Brooke who has lived in the La Salle regularly for many years had arranged a wonderful reception for us. Waiting outside the town hall in their traditional regional costume were four absolutely delightful children who just couldnt stop smiling.  They put up with being photographed standing by the MGAs for what must have seemed like hours to them and just put up with it and just kept on smiling.

Our police escort and council worker Senora Stefani who helped to organise such a great reception for us

Image

Four lovely children who welcomed us to La Salle wearing traditional local dress. The boy on the right looks particularly cool!

To be fair they did make a big dent in our weekends supply of sweets in return, but they were an absolute credit to both their town and their parents and it was a real pleasure to meet them.

These were just brilliant kids, just a real privilege to meet them and a credit to their town and families.

After about an hour the four of them were driven in parade in four of the MGAs  just the short distance along to the town centre in the shadow of the main church, everyone must have known we were coming as the children quickly found the horn buttons in the centre of the dash.
We must have ruined anyones attempt at a lie-in that morning including a old lady who I just managed to photograph as she came out on her balcony overlooking the town square, to see what all the fuss was about.

An old lady looking out over the church square to see what the commotion was.
Obviously not impressed by those noisy, smelly new fangled, horseless sports carriages!

She mustnt have been all that impressed with our cars as she did quickly did an about-turn and went back indoors!

Then it was handshakes all round and we were waved off on the first part of our tour.

It was a lovely experience and I would like to thank Brooke and Arlene  for organising it for us.

We then set off up the valley through Morgex and Courmayer  and started our climb

out of the valley up the really steep switch back roads through beautiful pine forests and up to the Colle San Carlo at 6406 ft.
It was a very warm and the cars started to get very hot on the way up to the top,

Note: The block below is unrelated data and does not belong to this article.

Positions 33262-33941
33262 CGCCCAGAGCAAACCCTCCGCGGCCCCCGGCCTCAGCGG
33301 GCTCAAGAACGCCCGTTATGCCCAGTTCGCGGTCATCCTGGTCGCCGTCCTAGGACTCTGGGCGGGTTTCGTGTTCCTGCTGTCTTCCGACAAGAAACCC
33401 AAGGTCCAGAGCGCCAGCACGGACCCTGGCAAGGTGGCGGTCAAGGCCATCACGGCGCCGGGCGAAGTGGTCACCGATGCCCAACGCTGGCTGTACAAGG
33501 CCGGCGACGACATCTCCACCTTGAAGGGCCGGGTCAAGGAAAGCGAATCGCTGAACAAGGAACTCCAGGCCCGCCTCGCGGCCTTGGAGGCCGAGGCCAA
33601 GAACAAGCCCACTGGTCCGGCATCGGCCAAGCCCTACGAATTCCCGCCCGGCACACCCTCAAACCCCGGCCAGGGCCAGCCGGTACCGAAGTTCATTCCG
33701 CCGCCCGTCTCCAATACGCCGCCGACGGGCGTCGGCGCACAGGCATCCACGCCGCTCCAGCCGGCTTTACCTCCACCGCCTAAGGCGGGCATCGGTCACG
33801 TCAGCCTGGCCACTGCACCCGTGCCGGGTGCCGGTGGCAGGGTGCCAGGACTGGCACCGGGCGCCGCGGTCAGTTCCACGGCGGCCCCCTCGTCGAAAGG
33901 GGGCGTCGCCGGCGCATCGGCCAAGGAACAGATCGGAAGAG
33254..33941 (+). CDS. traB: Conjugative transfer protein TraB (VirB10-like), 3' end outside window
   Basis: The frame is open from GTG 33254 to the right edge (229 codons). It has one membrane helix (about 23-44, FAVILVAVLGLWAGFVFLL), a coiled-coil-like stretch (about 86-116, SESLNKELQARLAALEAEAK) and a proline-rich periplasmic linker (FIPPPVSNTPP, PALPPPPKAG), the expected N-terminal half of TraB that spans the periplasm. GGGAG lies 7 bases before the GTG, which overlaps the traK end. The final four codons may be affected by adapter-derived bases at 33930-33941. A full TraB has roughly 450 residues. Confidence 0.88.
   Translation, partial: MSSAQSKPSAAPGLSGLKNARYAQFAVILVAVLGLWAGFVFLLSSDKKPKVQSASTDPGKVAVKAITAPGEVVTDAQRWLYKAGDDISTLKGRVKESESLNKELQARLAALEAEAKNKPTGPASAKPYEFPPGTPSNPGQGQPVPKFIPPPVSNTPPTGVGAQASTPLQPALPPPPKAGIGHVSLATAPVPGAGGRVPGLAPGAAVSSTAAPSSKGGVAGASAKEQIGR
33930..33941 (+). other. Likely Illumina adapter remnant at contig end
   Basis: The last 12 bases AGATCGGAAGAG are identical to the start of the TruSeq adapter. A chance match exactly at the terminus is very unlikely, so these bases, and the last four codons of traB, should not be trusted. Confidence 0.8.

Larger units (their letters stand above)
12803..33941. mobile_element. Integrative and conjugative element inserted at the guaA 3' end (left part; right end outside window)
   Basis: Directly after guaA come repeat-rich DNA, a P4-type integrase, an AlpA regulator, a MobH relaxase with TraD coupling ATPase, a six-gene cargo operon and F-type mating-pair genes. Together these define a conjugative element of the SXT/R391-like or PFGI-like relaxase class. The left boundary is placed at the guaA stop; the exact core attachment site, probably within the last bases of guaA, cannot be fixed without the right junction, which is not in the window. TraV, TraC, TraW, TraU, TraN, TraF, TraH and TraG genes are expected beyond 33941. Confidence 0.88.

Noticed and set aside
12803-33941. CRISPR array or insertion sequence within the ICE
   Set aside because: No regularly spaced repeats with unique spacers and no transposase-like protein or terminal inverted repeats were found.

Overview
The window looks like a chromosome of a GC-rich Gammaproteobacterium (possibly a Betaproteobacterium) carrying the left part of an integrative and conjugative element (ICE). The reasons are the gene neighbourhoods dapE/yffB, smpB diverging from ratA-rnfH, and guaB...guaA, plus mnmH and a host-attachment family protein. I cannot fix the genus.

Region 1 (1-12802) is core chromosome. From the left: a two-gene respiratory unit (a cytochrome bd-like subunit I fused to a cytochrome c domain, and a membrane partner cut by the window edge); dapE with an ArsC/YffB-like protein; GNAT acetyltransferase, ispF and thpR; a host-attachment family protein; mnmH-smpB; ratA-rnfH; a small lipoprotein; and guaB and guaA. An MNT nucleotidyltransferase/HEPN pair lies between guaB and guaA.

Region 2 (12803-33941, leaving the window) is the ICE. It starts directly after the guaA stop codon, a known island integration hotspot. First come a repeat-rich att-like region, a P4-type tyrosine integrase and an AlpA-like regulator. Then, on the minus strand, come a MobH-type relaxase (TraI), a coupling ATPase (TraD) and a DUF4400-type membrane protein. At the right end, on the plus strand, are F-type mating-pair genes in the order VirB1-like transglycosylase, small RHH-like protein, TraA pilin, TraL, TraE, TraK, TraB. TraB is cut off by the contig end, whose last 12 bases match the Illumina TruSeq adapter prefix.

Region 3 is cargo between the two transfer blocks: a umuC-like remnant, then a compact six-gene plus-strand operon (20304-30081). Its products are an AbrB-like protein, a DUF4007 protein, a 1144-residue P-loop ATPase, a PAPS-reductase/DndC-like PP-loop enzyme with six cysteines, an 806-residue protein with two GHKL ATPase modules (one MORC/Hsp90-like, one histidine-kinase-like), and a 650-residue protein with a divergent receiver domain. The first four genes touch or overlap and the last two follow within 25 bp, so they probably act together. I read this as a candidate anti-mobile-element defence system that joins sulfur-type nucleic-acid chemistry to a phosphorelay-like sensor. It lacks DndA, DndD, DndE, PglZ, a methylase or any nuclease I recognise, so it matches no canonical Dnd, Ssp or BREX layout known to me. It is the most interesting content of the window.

Roger Martins radiator started to hum a continuous note reminiscent of

Our first clomb

On the way up to the Colle San Carlo 6406 ft

an old fashioned kettle boiling.   It sounded like middle C to me but we decided that in view of the cars name, it would be better named “middle A”!

We decided to have a break at the top to give the cars a chance to cool

down a little thinking that we had much worse to come but as it turned

out, this was probably the steepest climb on the hottest day of the tour.

Rogers car singing away in Middle “A” after climbing the Colle San Carlo

I was relieved to see that my cars water temp only climbed  to 190 degrees F on the way up to the Colle which was much less than I expected.

We then raced our way down the hairpins wearing big grins as we drove into the ski resort La Thuile.  The plan was to stop for a coffee break here

and then carry on up and over the Petit San Bernard Pass.

As we all pulled into the main car park in the town centre we were waved away as most of it had been reserved for a Bollywood film shoot.  Then

we were all waved into the car park by the film crew next to a Ferrari and a very pretty Indian film star who was being protected from the sun by a big umbrella.  Stuart arrived last but strangely enough, his car was  directed to park pride in the most photogenic place in front of all the others!  It must be his charismatic smile and good looks!

The film director decided that our MGAs would make a great background for his film shoot,  but not the drivers for some reason!

Stuarts car arrives last but somehow gets the most photogenic place on the film set!

Once I realised that they were not looking for an overweight old MGA driver as a replacement male romantic lead, I thought  that maybe I would have more fun driving the car and we decided to move on!

She was really pretty though, and a man can dream!!

Then we set off to climb the Petit St Bernard pass.

This was an absolutely brilliant road with some really steep and tight corners with scenery to die for, it was just fantastic.   The engine just growled its way up either revving away in second gear or grumbling away in 3rd.   If only there was a ratio in-between.

It started out very hot but began to get much cooler as we climbed beyond the snow line.

Climbing up some superb roads up to the Petit St Bernard

There seemed to be more cyclists than cars making their way up the St Bernard, some very fit people here in France.